An implementation of
Google MobileNet-V2 introduced in PyTorch. According to the authors,
MobileNet-V2 improves the state of the art performance of mobile models on multiple tasks and benchmarks. Its architecture is based on an inverted residual structure where the input and output of the residual block are thin bottleneck layers opposite to traditional residual models which use expanded representations in the input an MobileNetV2 uses lightweight depthwise convolutions to filter features in the intermediate expansion layer.
Link to the original paper: Inverted Residuals and Linear Bottlenecks: Mobile Networks for Classification, Detection and Segmentation
This implementation was made to be an example of a common deep learning software architecture. It's simple and designed to be very modular. All of the components needed for training and visualization are added.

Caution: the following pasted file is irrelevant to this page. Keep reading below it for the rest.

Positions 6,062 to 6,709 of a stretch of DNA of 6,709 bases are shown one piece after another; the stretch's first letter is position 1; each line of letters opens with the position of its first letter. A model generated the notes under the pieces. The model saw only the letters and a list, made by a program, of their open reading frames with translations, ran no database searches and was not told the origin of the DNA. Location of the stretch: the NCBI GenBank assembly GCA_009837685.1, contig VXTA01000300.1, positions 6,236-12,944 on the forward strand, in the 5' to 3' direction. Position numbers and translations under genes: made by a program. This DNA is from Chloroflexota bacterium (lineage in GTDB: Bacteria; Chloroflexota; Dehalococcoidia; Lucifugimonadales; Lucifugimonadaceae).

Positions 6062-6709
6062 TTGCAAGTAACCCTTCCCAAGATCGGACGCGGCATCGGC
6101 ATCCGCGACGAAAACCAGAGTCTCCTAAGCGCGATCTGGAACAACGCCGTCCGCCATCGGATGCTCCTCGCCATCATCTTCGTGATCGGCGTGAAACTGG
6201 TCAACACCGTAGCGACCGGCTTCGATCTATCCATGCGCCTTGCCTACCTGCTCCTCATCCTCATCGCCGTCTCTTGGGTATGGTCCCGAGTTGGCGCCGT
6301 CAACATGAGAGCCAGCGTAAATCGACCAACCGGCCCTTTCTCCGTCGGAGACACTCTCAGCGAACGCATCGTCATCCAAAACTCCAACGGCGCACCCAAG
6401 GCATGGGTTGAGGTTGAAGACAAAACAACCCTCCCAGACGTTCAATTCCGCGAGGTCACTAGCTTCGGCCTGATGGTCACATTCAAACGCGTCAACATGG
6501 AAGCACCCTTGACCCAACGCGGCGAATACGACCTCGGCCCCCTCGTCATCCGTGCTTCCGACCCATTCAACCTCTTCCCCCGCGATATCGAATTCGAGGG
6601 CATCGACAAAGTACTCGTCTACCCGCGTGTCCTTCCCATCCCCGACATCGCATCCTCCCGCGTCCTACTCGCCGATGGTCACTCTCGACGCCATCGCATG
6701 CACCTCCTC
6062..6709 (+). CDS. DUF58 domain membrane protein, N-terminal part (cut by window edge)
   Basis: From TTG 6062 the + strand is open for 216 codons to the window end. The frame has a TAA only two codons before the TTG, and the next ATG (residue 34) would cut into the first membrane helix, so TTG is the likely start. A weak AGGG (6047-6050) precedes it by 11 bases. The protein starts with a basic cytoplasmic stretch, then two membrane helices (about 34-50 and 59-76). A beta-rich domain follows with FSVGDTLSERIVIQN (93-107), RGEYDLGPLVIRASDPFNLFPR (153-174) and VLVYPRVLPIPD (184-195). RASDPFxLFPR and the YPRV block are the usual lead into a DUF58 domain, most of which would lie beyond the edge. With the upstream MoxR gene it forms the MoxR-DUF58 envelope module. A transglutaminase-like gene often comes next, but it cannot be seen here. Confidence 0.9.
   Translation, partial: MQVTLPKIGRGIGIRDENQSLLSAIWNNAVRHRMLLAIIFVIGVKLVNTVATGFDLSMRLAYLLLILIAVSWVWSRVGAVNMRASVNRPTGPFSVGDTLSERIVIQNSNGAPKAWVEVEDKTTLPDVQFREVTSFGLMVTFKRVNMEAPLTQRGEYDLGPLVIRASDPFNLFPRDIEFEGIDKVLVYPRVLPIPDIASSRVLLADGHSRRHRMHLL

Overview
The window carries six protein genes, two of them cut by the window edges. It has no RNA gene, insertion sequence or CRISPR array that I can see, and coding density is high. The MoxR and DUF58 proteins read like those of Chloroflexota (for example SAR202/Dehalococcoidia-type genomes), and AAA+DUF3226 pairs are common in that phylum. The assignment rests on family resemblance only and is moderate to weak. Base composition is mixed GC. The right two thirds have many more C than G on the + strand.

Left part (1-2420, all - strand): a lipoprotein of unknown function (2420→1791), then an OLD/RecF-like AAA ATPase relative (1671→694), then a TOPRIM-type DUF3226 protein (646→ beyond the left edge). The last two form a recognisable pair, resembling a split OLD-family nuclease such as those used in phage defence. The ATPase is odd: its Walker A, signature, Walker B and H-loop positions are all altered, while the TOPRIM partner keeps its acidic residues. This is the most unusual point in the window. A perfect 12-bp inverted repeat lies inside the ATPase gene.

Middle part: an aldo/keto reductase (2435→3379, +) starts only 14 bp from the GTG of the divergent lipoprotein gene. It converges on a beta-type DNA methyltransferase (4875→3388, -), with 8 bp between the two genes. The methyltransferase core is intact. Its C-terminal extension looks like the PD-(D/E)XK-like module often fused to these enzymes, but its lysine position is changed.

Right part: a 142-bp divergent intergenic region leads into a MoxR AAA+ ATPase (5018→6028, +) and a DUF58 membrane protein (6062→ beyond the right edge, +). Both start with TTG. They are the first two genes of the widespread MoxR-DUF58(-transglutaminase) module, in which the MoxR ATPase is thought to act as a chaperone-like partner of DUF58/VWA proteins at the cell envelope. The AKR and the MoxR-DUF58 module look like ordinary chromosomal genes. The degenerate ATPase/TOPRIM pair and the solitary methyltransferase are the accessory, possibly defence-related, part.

Inverted Residuals with Linear Bottlenecks
This project uses Python 3.5.3 and PyTorch 0.3.
pytorch 0.3 numpy 1.13.1 tqdm 4.15.0 easydict 1.7 matplotlib 2.0.2 tensorboardX 1.0
pip install -r requirements.txt
Train and Test
- Prepare your data, then create a dataloader class such as
- Create a .json config file for your experiments. Use the given .json config files as a reference.
python main.py config/<your-config-json-file>.json
Due to the lack of computational power. I trained on CIFAR-10 dataset as an example to prove correctness, and was able to achieve test top1-accuracy of 90.9%.
Tensorboard is integrated with the project using
tensorboardX library which proved to be very useful as there is no official visualization library in pytorch.
You can start it using:
tensorboard --logdir experimenets/<config-name>/summaries
These are the learning curves for the CIFAR-10 experiment.
Measuring FLOPS on this architecture to compare with other realtime architectures. PyTorch doesn't have a profiler like TensorFlow's. So, I'll be working on measuring FLOPS on my own.
This project is licensed under the Apache License 2.0 - see the LICENSE file for details.